I went back to the primary school years later. I could not believe that everything had disappeared except the Elephant Gate. All the trees - and there were so many trees - had been cut. And there had been so many beautiful flowering trees, but not a single one was there.
I had gone only for that old man, the peon, who had just died. He lived by the side of the gate, next to the school. But it would have been better if I had not gone because in my memory it was beautiful, and I would have remembered it that way, but now it is difficult. It looked like a faded picture, all colors gone - perhaps even the lines are disappearing - just an old picture, only the frame is intact.
Only one man has come to visit me in Poona who had been my teacher in that school. Then too, he had been very loving towards me, but I never thought that he would come to Poona to see me. It is a long and costly journey for a poor man.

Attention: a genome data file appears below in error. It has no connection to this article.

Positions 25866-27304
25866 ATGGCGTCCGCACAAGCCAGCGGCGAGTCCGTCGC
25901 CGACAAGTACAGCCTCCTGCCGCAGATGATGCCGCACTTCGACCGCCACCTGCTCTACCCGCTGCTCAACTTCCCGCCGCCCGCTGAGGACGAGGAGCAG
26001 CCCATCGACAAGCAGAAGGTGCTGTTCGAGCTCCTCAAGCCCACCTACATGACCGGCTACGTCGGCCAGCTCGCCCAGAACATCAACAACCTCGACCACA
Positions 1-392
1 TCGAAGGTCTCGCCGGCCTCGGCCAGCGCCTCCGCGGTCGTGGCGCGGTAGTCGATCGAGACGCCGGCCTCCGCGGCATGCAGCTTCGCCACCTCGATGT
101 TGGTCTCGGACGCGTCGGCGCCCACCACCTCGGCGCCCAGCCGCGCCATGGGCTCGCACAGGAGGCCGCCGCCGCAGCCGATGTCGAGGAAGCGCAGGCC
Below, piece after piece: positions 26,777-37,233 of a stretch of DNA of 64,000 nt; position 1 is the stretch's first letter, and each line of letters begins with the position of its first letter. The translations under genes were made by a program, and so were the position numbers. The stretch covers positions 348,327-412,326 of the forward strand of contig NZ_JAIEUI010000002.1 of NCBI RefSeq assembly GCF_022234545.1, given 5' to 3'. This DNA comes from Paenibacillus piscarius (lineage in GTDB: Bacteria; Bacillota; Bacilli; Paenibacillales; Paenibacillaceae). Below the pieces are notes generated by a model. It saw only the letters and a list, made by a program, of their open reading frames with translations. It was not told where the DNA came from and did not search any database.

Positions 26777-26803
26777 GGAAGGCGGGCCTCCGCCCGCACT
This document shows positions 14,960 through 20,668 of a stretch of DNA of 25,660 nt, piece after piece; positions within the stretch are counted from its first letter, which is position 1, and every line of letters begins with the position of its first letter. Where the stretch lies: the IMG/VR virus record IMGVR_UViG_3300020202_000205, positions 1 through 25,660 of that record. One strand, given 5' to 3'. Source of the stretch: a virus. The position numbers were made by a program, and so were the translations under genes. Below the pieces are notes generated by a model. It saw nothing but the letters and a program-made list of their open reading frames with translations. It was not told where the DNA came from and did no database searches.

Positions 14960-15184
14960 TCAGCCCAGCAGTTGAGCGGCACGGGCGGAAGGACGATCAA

I asked him, "What prompted you to come?"
He said, "I just wanted to see what, deep down, I had always dreamed - that you are not what you appeared to be. You are somebody else."
I said, "Strange that you never told me before."
He said, "I myself thought it strange to tell somebody that they are somebody else other than who they appeared to be, so I kept it to myself. But it came again and again. And now I am old, and I wanted to see whether it had happened, or was I just a fool wasting my time in thinking about it."
By the time he left he was a sannyasin. He said, "Now there is no point in not becoming a sannyasin.
I have seen you, and I have seen your people. I am old and will not live long, but even a few days as a sannyasin and I will feel that my life has not been in vain."
Just ten minutes for me....
It is beautiful, but no more. I know there is time but I have something else to do.